January 10, 2023

Year in review - Climate change in the spotlight

By Heather Wilson, Senior Director, Policy & Research, Institute of Corporate Directors

The SEC introduced draft climate disclosure rules, including requirements to disclose emissions produced due to a company's activities that it does not directly control (Scope 3). The Commission received over 14,000 comment letters, with many companies and business groups expressing opposition to the inclusion of Scope 3 emissions. The new rules are expected to be released next year, with litigation against the rules almost assured. Also, something to note: the SEC is seeking comment on whether the new requirements should apply to Canadian firms reporting through the multijurisdictional disclosure system. 

Canadian climate legal experts urged the Canadian Securities Administrators (CSA) to keep pace with their American counterparts. The CSA is considering its proposed disclosure requirements in light of the SEC proposal and the standards published by the International Sustainability Standards Board (ISSB). The CSA also highlighted ESG disclosure deficiencies in its recent continuous disclosure review report, warning companies against making "overly promotional” ESG claims. 

The Office of the Superintendent of Financial Institutions (OSFI) released new draft guidance in May outlining the regulator’s expectations for the oversight of climate change risks by financial institutions. Climate risk disclosures are to be phased in, with banks expected to provide enhanced climate risk disclosure in line with the Task Force on Climate-related Financial Disclosures (TCFD) by October 2023. Final OSFI guidance is expected in early 2023. 

Climate change-related shareholder resolutions were even more popular this year than last year. According to the Proxy Preview Project, 113 climate change proposals were filed in this year’s U.S. proxy season, an increase from 79 in 2021. A Costco shareholder resolution, which called on the company to implement a plan for reducing its greenhouse gas (GHG) emissions, passed with support from 70% of those voting. The proposal also required the company to create a plan to track and reduce its Scope 3 emissions. As a result, Costco introduced targets for direct and purchased energy sources and will introduce targets for Scope 3 in 2023.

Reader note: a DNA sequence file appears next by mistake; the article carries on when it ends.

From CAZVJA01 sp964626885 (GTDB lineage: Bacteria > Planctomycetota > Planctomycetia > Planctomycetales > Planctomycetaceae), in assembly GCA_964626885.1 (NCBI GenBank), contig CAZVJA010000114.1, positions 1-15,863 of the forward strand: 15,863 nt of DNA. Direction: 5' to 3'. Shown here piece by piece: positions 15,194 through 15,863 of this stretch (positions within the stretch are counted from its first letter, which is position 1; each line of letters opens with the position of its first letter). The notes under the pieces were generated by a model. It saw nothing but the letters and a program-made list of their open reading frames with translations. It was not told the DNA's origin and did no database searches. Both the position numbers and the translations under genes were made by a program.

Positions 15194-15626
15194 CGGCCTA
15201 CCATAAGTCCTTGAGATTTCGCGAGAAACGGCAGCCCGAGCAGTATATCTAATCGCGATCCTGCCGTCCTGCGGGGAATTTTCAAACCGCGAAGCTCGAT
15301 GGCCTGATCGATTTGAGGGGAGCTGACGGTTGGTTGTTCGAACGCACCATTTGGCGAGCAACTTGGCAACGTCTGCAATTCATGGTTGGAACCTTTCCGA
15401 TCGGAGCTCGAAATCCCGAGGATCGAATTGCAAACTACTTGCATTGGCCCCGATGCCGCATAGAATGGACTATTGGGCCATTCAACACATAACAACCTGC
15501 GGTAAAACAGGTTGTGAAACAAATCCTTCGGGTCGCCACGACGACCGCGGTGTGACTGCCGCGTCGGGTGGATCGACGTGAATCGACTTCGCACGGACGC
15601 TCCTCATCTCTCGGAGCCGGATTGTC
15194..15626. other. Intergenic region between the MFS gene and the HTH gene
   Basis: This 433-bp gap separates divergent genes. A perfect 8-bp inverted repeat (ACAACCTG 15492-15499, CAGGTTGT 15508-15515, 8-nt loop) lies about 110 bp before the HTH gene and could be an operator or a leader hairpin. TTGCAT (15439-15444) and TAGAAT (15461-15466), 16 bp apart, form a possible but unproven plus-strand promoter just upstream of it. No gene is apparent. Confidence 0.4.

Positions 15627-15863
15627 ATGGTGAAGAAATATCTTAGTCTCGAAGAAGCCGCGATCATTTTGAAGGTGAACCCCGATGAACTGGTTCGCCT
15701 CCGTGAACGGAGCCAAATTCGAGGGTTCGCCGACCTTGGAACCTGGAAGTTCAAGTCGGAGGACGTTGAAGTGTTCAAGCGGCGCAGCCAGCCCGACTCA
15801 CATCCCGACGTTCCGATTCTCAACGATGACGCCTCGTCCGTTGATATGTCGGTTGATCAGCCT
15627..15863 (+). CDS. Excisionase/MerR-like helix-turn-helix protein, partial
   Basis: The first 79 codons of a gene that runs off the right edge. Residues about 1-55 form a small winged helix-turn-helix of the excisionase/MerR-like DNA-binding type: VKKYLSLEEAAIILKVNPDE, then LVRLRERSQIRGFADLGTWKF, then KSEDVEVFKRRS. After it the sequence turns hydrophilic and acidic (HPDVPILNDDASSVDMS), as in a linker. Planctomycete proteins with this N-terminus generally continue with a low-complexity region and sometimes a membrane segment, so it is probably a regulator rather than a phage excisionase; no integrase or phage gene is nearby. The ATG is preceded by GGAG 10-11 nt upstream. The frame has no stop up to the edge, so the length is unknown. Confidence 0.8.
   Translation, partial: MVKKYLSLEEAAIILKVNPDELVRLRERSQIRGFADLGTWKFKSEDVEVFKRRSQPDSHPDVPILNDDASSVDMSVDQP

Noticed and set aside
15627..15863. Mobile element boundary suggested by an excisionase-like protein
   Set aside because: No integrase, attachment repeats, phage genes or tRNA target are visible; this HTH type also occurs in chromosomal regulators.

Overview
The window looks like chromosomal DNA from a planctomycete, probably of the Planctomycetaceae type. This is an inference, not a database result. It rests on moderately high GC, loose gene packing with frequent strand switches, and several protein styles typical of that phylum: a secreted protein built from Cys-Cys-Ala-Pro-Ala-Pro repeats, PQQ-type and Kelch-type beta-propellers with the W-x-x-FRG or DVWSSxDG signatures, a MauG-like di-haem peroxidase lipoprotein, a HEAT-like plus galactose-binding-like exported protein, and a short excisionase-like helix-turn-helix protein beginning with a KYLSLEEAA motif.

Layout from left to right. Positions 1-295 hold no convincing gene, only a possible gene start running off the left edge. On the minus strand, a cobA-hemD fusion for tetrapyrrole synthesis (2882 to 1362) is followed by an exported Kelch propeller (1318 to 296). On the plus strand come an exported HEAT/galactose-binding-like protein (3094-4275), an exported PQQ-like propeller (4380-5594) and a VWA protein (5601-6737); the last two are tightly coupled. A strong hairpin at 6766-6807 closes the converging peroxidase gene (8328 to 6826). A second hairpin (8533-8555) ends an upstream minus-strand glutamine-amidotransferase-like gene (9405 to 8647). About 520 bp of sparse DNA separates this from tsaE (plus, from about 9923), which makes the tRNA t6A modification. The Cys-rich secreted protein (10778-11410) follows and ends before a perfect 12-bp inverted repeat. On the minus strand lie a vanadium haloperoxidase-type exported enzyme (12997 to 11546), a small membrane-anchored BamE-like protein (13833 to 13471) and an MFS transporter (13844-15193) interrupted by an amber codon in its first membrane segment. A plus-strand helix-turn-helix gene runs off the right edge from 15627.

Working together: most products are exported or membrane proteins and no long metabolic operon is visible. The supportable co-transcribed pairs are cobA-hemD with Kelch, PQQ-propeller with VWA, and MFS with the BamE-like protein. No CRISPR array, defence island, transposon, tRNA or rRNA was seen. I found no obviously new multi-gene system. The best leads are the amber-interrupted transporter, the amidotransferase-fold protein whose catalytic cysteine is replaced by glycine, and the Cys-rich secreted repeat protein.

ISS is also amending its 2023 proxy voting guidelines for significant greenhouse gas emitters, recommending votes against boards that are not taking the "minimum steps needed to understand, assess, and mitigate risks related to climate change." Minimum steps should include climate risk disclosure within an appropriate framework, such as the TCFD and establishing appropriate GHG emission reduction targets. 

In other climate governance developments, the environmental group is planning to bring a derivative action in the UK against the board of directors of Royal Dutch Shell plc for not preparing to meet the Paris Agreement net-zero targets. The lawsuit alleges that Shell's directors failed to properly fulfil their responsibilities by inadequately accounting for climate change risks and not planning sufficiently for a transition to net-zero. Formal proceedings are pending which require the permission of the English High Court. 

This year, boards needed to adjust to rapidly evolving challenges related to climate change. The pressure from multiple stakeholders and shifting regulatory environments will continue to challenge boards into the new year and beyond. 

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